AUGUSTA, Ga. - Daybreak at Augusta National brought together the two most prominent figures at the Masters, the first showdown of the week between Tiger Woods and Phil Mickelson.
OK, so it was only Tuesday. And it lasted only a split second.
Woods showed up on the first tee and looked back toward the putting green in Mickelson's direction.
"Let's go," he said.
Woods was talking, of course, to Mark O'Meara, who picked up his golf balls and joined his buddy for a practice round.
It is easy to exaggerate the rivalry of Woods and Mickelson, especially at the Masters. Snapshots on late Sunday afternoon the past few years have been Mickelson slipping the green jacket on Woods, or vice versa. And while there are 97 players in this year's tournament, at times it seems as though there are only two.
Woods won in 2001 - oddly enough, the only time he has played with Mickelson in the final group at the Masters - and in 2002. Mickelson won his first major at the Masters in 2004. Woods answered with a playoff victory in 2005, Mickelson won in a walk in 2006.
It is reminiscent of the early 1960s, when Arnold Palmer and Jack Nicklaus traded green jackets.
"I hope not," Mickelson said, "because that would mean what I don't want it to mean this week."
Woods is favored to continue the cycle this week based on recent history outside the Masters. He already has won twice this year, in the Buick Invitational and the CA Championship at Doral, and he is going for his third straight major championship.
The days leading up to the opening round Thursday are mostly about memories, not only of his 12-shot victory 10 years ago when Woods became the youngest Masters champion, but all the putts he missed last year in a desperate attempt to win one for his ailing father, who died three weeks after the tournament.
"Last year was a lot more difficult than I was letting on, because I knew that was the last tournament he was ever going to watch me play," Woods said. "I just wanted to win one for his last time and didn't get it done, and it hurt quite a bit."
Happier memories come from 10 years ago, when he walked into his father's arms after a watershed moment in golf. Woods obliterated the course and his competition, finishing at 18-under 270, a score that probably won't be touched for a long time considering how much Augusta National has been super-sized since then (from 6,925 yards to 7,445 yards).
Palmer and Nicklaus saw it coming after a practice round with Woods the year before - Woods' last as an amateur.
"We both marveled at the way he was playing, and how good we thought he was," Palmer said. "Let's just be up front about it. He hasn't disappointed us. If he puts his whole life into the future of his game like he has to this point, there's no telling what he might do."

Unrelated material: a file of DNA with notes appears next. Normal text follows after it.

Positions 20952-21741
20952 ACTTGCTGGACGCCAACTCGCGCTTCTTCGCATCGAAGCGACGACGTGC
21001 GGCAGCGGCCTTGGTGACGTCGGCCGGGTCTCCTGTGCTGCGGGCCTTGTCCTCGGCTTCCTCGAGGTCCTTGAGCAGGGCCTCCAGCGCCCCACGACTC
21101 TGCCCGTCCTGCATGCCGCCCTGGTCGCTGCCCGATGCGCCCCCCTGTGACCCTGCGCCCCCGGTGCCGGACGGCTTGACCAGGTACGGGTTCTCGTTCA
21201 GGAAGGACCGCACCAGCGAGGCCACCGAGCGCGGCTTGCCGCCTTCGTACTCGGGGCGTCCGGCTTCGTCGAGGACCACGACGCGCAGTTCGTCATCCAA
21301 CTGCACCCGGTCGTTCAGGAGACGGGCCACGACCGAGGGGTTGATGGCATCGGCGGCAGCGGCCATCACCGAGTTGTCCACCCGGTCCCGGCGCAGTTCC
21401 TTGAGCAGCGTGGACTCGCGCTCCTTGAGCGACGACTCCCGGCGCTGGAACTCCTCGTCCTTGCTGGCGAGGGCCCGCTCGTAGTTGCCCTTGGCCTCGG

Mickelson, however, presents a serious obstacle to Woods at Augusta National, if he is not already an equal.
Woods is 2-up in green jackets, but Mickelson has a more consistent record over the past 10 years. Lefty hasn't finished out of the top 10 at the Masters since 1998, while Woods has had three years since that year when he never seriously contended.
Proof for Mickelson came in 2003, his worst season on the PGA Tour. He still finished only two shots behind.
"It's certainly a course that I feel comfortable on and have played well here, whether I've played well going in or not," Mickelson said. "I remember in '03, I was playing terrible and was able to finish third. And when I've entered it playing well, like last year, I've been able to win. It's a course I feel very good on.
"But so does Tiger," he quickly added. "He plays this course very well. He's very tough to beat out here."
It's hard to take inventory of Mickelson's game at this point. He was unstoppable at Pebble Beach, where he missed only one fairway in the final round. He was leading at Riviera until a bogey on the 18th hole, which led to a playoff loss to Charles Howell III.
Mickelson played a practice round two weeks ago and, despite missing putts inside 15 feet on the last three holes, shot 65. He ate lunch, played nine holes in the afternoon and shot 31. But at Doral and Bay Hill, his scoring suffered.
Woods has not been unbeatable in recent weeks. Sure, he won for the third straight year at Torrey Pines (his seventh straight PGA Tour victory) and for the third straight year at Doral, but his putting cost him at Dubai, Bay Hill and Match Play.
His biggest concern at Augusta National, naturally, is with the flat stick.
"I just have to get the speed of these a little bit better," he said of the greens. "They have changed every day. Come Thursday, they are always a little bit different. They just turn the vacuums on these greens and suck all the moisture."
As much as Woods and Mickelson have dominated the Masters this decade (for trivia buffs, it was Mike Weir who interrupted their reign by winning in 2003), they rarely go head to head. The only occasion was in 2001, when Woods won by two.
Of the U.S. majors, the Masters has the most players who have won at least three times - Nicklaus, Palmer, Woods, Gary Player, Nick Faldo, Sam Snead and Jimmy Demaret.
"Once you figure it out, you see the same guys up there at the top of the board," Woods said. "Phil has been up there many a times, and once he won a few years ago, all of a sudden it gave him the confidence to do it again last year."
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